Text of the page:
“The Doctor Strangelove imagery of the project certainly didn’t do the Mayor any good,” observed City Council member Ken Fisher of Brooklyn, who nonetheless sees merit in the facility.
Despite the real dangers of worldwide conflicts spilling over to New York, many have questioned the need for an expensive, high-tech facility. Los Angeles, hardly a stranger to calamities like mudslides and riots, managed to convert a 1960’s bomb shelter into an emergency management center, updating the facility for several million dollars. And for years, the city’s emergency management system has been run effectively out of Police Headquarters. Even with the new facility all but finished, the command center at 1 Police Plaza remains operational.
City Hall shrugged off the critics and, in an indication of the urgency the administration attached to the project, it was finished in less than a year. That’s no small accomplishment in a city where the installation of a single public toilet or the repair of a single exit on the F.D.R. Highway takes years.
Despite the quasi-military look of the command center’s décor, Mr. Hauer has strenuously rejected the suggestion that the facility is, in fact, a bunker. He has pointed out that the center is not a place for the Mayor and his allies and relatives to hunker down through disasters. Rather, he has said, the facility boasts a state-of-the-art communications system, connecting scores of people in government and law enforcement via computers to a mapping system that pinpoints the location of disasters and shows how near they are to sewer lines,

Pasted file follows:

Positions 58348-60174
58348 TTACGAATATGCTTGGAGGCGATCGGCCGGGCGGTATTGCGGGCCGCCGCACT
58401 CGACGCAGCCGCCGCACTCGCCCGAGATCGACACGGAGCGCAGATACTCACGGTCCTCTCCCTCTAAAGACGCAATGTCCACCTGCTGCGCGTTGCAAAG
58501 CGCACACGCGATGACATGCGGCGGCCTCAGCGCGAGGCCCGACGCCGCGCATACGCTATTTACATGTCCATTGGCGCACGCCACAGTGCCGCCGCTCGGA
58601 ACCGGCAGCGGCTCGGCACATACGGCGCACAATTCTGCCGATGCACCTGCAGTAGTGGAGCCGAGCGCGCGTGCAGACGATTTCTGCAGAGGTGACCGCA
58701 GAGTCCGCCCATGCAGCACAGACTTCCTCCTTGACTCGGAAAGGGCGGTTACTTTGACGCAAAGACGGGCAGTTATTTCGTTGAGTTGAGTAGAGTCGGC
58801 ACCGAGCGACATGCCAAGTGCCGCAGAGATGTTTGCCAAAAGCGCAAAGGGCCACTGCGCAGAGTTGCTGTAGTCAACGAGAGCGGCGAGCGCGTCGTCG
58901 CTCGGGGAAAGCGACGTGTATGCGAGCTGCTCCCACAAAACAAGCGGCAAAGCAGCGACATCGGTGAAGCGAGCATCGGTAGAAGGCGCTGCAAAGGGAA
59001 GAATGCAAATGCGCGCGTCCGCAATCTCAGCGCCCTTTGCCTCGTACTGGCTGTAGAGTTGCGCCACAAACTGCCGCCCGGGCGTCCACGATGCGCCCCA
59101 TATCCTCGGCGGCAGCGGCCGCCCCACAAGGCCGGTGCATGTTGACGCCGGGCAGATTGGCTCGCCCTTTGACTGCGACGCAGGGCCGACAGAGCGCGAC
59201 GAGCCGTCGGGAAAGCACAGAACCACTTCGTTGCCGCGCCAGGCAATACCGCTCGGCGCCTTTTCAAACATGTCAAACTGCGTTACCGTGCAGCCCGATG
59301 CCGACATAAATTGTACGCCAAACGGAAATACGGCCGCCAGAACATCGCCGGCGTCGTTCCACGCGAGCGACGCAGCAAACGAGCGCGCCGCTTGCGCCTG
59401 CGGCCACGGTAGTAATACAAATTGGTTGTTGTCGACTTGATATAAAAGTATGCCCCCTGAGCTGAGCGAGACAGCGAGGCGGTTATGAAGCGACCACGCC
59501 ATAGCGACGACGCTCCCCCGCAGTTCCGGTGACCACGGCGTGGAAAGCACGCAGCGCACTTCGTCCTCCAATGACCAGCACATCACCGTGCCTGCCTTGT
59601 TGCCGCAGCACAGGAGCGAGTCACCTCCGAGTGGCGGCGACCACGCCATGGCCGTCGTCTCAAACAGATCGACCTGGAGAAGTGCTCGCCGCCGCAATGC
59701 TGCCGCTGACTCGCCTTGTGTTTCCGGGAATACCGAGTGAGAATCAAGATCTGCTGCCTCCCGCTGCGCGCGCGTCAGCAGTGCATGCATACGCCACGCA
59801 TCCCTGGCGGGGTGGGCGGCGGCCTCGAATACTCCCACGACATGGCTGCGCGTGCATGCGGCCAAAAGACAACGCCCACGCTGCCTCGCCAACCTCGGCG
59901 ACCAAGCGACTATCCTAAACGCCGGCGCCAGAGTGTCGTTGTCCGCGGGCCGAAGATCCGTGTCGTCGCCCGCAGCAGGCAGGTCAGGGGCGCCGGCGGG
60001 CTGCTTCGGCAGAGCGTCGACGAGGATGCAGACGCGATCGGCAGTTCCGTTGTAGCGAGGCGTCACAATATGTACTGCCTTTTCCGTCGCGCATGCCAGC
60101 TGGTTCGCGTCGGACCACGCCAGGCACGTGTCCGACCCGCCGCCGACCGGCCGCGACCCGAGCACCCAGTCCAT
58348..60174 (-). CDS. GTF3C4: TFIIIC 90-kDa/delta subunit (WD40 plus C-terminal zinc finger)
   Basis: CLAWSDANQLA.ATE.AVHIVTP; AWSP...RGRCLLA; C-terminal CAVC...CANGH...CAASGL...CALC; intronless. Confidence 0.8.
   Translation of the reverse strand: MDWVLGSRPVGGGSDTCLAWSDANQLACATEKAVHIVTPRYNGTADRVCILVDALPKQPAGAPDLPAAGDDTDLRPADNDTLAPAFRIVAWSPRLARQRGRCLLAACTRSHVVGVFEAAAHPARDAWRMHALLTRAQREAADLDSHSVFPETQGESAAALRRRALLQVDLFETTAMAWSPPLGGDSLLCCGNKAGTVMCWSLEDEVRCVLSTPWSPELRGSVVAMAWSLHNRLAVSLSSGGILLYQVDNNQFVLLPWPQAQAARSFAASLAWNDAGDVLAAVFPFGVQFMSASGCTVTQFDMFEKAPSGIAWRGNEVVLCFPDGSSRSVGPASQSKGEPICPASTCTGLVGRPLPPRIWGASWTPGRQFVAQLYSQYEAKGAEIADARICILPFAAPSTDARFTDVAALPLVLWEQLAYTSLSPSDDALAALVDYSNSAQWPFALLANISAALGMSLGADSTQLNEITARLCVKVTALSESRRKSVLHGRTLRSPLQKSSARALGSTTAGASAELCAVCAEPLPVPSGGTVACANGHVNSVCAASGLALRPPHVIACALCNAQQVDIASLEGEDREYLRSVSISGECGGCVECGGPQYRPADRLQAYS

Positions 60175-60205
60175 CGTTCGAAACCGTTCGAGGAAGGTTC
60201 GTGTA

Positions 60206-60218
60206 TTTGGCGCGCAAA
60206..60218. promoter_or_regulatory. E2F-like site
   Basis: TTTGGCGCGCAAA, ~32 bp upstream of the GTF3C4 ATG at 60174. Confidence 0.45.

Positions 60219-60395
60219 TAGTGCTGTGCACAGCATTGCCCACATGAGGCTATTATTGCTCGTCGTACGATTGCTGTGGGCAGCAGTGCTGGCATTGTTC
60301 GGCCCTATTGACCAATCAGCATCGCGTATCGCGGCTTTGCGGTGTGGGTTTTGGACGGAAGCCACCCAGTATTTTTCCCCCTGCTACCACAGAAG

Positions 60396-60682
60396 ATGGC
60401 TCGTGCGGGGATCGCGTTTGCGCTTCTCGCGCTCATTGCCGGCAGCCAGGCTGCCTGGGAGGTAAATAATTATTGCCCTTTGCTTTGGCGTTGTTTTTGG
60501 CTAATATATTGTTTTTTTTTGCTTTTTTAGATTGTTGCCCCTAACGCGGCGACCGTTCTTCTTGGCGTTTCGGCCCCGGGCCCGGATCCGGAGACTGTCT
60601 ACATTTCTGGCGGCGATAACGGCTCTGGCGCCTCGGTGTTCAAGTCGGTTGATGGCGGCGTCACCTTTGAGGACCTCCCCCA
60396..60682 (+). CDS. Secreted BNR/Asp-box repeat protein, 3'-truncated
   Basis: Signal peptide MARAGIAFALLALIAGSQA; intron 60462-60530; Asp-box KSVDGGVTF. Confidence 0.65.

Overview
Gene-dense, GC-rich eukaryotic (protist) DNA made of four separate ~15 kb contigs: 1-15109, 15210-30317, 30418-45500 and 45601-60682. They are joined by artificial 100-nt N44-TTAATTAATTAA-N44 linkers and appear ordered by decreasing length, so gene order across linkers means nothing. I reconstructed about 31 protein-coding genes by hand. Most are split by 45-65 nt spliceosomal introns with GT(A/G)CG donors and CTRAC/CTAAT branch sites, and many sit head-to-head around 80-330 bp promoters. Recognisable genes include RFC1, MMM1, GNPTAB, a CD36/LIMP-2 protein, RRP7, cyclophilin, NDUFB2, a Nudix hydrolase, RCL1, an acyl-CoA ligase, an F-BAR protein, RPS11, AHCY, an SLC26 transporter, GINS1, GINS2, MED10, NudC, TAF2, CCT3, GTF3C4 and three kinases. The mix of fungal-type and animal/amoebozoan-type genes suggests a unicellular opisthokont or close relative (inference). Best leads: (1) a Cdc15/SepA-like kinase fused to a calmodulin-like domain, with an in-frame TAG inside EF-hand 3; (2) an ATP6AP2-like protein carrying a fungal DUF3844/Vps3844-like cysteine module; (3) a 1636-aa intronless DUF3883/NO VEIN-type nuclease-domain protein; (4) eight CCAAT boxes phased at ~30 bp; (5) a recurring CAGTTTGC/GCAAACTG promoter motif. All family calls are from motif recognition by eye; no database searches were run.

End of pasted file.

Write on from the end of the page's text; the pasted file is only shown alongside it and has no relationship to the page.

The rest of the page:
“Given the things that have happened in this city,” noted Bob Louden, an expert in emergency management at John Jay College of Criminal Justice, it makes sense “to upgrade what they are doing and create a new entity to make sure all agencies work together.”
Heading for Cover?
Of course, on a less dramatic note, the opening of the command center coincides with a dip in Mr. Giuliani’s popularity and a perceived political vulnerability. The Rev. Al Sharpton has managed to reinvent himself yet again, this time at Mr. Giuliani’s expense, with two weeks of well-publicized demonstrations at Police Headquarters. The tactics of his Police Department have come under national scrutiny. And just the other day, a coyote roamed loose in Central Park.
Officials may say the facility is not a bunker, but even so, Mr. Giuliani might be forgiven for taking cover in a quiet place with a foldout couch until his political storms blow over. “He may need it–his poll numbers are dropping,” quipped City Council member John Sabini of Queens.
Then again, he may find no relief there, no matter how comfortable the pullout may be. The command center was the source of plenty of City Hall intrigue, with political insiders whispering that the command center was an attempt by the Mayor and Mr. Hauer to exert more control over emergency operations at the expense of the Police Department. Various city agencies have a piece of disaster and emergency relief, and they zealously protect their turf.
Indeed, it remains to be seen how the two command centers will coordinate when both spring into action to deal with the latest disaster. Conflict between the centers could exacerbate talk of a feud between Mr. Hauer and Police Commissioner Howard Safir, who reportedly have been at odds since plans for the new center were revealed last year.
“The Mayor recognized early on he could better coordinate between various agencies if control rested with him,” said former Police Commissioner William Bratton. “So there was a perceived need [for a new center], based on watching agencies battle each other. And it also fit into his well-known penchant for absolute control.”